State vows scrutiny for insurers on mental health coverage
Seven health insurance companies have agreed in recent years to pay the state and consumers $5.6 million for failing to cover mental health care and other services that state law requires.
Last month, U.S. Fire Insurance Company agreed to pay $625,000, and Transamerica in March said it would pay more than $1.3 million after the state alleged the companies failed to cover maternity care, pap tests, mammography, preventive care for children, along with mental health services.
The latest settlements prompted Attorney General Martha Coakley last week to send a letter to the trade group America's Health Insurance Plans warning that her office would continue to pursue the issue and urging the group to educate its members on the requirements for mental health coverage in state law.
She specifically noted concerns about plans marketed to veterans who may have urgent health needs.
"Failure to provide coverage of important mandated mental health benefits has a severe and detrimental impact on individuals who need those services, their families, and even their communities," Coakley wrote in the letter dated May 2.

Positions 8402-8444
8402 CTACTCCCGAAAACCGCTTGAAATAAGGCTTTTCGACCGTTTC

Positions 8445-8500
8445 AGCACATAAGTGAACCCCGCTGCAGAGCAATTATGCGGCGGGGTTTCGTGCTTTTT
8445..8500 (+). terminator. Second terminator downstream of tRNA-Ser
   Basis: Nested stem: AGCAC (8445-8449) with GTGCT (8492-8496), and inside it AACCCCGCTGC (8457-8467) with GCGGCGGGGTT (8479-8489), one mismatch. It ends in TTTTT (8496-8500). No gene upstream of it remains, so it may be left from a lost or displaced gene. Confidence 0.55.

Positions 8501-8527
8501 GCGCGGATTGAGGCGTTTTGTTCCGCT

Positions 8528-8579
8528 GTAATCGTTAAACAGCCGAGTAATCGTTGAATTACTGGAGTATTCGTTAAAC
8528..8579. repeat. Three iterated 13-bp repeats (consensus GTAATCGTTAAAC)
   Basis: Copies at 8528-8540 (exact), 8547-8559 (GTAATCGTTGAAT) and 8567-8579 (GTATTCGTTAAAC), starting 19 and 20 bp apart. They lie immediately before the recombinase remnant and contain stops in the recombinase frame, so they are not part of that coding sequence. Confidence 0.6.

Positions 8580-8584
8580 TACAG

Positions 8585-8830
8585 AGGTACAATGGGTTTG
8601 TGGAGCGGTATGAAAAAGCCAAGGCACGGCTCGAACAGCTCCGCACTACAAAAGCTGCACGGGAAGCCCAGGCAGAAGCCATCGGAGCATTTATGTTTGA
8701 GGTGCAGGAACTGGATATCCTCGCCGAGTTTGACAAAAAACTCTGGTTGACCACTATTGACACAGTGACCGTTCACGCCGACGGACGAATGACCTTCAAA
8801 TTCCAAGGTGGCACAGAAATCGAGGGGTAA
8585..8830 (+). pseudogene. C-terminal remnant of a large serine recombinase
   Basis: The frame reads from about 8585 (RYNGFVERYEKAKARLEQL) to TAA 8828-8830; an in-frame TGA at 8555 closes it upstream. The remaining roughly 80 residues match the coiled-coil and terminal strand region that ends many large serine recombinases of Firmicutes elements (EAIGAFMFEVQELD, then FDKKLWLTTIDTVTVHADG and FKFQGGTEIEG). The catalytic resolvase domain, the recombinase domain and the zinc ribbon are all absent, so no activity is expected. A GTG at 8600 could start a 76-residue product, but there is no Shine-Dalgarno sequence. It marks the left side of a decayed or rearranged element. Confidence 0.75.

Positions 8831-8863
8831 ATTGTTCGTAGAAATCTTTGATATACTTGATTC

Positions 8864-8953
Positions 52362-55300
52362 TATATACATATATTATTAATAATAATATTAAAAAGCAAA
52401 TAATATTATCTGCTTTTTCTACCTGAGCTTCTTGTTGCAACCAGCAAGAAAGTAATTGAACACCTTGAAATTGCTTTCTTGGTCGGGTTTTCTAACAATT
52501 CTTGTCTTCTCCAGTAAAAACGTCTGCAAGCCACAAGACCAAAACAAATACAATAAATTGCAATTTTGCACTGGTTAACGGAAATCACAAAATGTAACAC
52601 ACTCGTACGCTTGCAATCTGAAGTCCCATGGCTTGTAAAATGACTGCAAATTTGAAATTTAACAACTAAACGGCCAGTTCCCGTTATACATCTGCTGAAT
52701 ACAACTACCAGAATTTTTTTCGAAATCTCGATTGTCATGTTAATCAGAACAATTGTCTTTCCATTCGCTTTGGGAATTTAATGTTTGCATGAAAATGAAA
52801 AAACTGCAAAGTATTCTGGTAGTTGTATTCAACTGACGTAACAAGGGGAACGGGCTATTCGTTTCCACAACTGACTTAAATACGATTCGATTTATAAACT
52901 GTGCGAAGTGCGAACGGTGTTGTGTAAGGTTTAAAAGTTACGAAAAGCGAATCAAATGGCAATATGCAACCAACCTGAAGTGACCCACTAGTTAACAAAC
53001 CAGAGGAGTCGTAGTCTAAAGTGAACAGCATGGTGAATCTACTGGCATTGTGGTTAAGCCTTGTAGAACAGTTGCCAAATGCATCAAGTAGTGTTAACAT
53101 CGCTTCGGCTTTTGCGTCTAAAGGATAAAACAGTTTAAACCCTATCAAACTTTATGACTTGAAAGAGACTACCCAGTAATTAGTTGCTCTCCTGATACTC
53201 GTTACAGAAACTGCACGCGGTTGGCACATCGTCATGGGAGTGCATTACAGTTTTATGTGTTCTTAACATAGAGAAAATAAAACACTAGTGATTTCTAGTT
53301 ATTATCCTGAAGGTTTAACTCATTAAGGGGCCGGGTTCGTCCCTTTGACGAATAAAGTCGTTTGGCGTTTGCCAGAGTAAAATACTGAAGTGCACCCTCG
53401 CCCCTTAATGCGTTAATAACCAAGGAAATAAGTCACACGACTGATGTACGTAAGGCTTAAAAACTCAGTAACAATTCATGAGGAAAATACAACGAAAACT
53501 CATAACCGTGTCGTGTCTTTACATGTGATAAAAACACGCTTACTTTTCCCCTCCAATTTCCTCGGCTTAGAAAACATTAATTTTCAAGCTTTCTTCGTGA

The letter comes as state governments and courts are looking more closely at whether insurers are complying with laws meant to ensure people with mental illness get the care they need.
A Vermont woman is suing Fletcher Allen Health Care , alleging that the hospital system's insurance plan for employees violated a 2008 federal law requiring parity in coverage for physical and mental health care.
In Connecticut, state psychiatry associations have alleged that Anthem Health Plans changed billing codes to lower payments to doctors treating patients for mental health needs. The New York State Psychiatric Association earlier this year filed a lawsuit against UnitedHealth Group.
Dr. Don Condie, past president of the Massachusetts Psychiatric Society, said the elementary school shooting in Newtown, Conn., in December pushed state and federal regulators to scrutinize insurers who may be violating the laws regarding care for the mentally ill.
"Anytime something terrible happens involving mental health, people take a little more notice, which is a shame" because the needs exist independent of such tragedies, he said.
But Condie said he has been encouraged by the recent actions.
"I think it's going to take a lot of little victories" to improve access to mental health care, he said.
A spokesman for America's Health Insurance Plans said the organization is reviewing the attorney general's letter. Robert Zirkelbach said, while his organization educates members about changes in state or federal policy, it does not advise them on how to comply with those polices.
"We don't direct our members on legal or compliance efforts or other aspects of their business operations," he said.